Ten months without Flash

Tech Life

At the beginning of November 2010, I removed Flash from all the Macs I use on a daily basis (I documented my going Flash-free here, here & here). The only exception has been the Flash plug-in inside Google Chrome, which I kept on my MacBook Pro for the occasional ‘just in case’ scenario.

I’ve never been a fan of Flash, yet at first its removal — as opposed to using Flash-blocking tools such as ClickToFlash — seemed a bit excessive. “What if I can’t access certain content on a website because it’s in Flash?”, I thought. My fears didn’t last much, though, and not because I had left a bit of a safety net by not deleting the Flash plug-in inside Chrome.

I don’t know whether my natural attraction to well-designed websites has always conditioned my browsing, but the fact is that I soon discovered I didn’t have one single full-Flash website in my bookmarks (well, except Typophile). And my browsing, after the Flash purge, has been even more selective. Which means, if I stumble on a Flash site, or on a site that heavily relies on Flash to deliver its contents, services, experience, without giving me any alternative (i.e. offering HTML5 contents after detecting I don’t have Flash installed), then I just browse away. Because let me tell you this: it’s 2011, and if your website still hasn’t got an HTML version to display at least its core contents, or to give me a basic idea of what it’s about, then you’re not worthy of my attention and my time.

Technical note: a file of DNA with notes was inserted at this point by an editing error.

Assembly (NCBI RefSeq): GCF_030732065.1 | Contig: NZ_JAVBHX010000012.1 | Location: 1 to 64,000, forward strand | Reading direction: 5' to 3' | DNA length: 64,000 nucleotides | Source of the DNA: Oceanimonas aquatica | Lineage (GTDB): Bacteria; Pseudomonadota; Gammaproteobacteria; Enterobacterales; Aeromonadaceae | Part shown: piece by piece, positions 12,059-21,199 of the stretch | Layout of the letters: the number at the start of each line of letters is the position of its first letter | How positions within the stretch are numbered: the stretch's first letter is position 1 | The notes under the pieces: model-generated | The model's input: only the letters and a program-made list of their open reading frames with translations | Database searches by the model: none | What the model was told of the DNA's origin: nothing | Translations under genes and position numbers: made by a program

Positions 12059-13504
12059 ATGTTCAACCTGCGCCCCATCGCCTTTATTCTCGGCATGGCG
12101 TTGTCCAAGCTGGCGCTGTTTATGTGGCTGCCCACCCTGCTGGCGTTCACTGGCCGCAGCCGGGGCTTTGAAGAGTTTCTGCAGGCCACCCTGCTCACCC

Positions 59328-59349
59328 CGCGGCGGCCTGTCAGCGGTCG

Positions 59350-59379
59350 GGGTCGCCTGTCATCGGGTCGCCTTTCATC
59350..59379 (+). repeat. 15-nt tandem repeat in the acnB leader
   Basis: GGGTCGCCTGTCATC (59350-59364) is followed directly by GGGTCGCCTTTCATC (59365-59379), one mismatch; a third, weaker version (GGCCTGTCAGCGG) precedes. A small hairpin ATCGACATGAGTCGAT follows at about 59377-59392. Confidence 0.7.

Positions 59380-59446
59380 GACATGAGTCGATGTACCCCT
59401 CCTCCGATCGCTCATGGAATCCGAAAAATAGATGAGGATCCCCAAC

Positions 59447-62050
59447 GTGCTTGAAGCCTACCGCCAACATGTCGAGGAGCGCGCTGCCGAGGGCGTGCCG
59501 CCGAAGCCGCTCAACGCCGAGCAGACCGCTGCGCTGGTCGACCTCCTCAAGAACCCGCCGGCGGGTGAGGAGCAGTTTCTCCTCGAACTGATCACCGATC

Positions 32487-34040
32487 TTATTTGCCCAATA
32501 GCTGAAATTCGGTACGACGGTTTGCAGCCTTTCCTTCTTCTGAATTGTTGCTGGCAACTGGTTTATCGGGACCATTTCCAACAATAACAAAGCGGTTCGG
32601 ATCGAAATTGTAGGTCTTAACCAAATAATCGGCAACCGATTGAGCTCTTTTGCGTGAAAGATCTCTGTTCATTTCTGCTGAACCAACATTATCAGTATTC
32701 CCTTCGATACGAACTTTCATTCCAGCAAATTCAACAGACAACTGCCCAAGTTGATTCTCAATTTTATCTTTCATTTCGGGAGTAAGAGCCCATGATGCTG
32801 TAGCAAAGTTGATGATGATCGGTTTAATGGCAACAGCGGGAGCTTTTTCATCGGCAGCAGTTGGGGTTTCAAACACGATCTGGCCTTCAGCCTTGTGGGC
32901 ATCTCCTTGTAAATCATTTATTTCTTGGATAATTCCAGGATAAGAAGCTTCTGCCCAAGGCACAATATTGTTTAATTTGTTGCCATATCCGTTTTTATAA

In these ten months, I willingly opened a page with Flash contents using Google Chrome only under the following circumstances:

  1. The site, though mostly Flash-free, inexplicably featured essential parts in Flash (such as the Account Login interface);
  2. It was a Flash YouTube video I really really wanted to see (that didn’t happen very often);
  3. It was a Flash website whose link was passed on by a trusted source (read: worth seeing anyway);
  4. I wanted to access and browse Typophile.com.

Nothing else comes to mind. All in all, I very rarely felt compelled to resort to Google Chrome to enjoy something Flash-based and I never felt I was ‘missing out’ or having a somewhat crippled Web experience. The benefits of not having Flash installed (especially on older Macs) greatly outweighed the ‘drawbacks’. I put the word in quotes because, really, what drawbacks? Not being able to look at your super-cool, all-Flash, website? Or animated ads? Come on.

(Many websites still present an irritating behaviour; they assume you’ll enjoy the Flash version more than the HTML(5) version, so they put Flash all over the place and an Enter HTML site label lost in a corner, in small typography and in such a position you’ll likely overlook the link entirely. If anything, it should be the opposite. Or better, just auto-detect the lack of Flash plug-ins in my browser and switch to HTML(5) on the fly. You’ll be amazed at the amount of sites out there that don’t perform this check.)

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1 Comment

  1. Riccardo, I’m using this approach on my G4 powered PowerBook, on the 2010’s MBP I have enough CPU and GPU to handle all the flash “lousy” webdesigners use to show contents w/o worrying too much on switching the browser in use.

    Anyway I TOTALLY agree on blaming those BAD habits of having login-forms and main content only in flash. Technically & aestetically there’s no reason to do so in 2011 :-/

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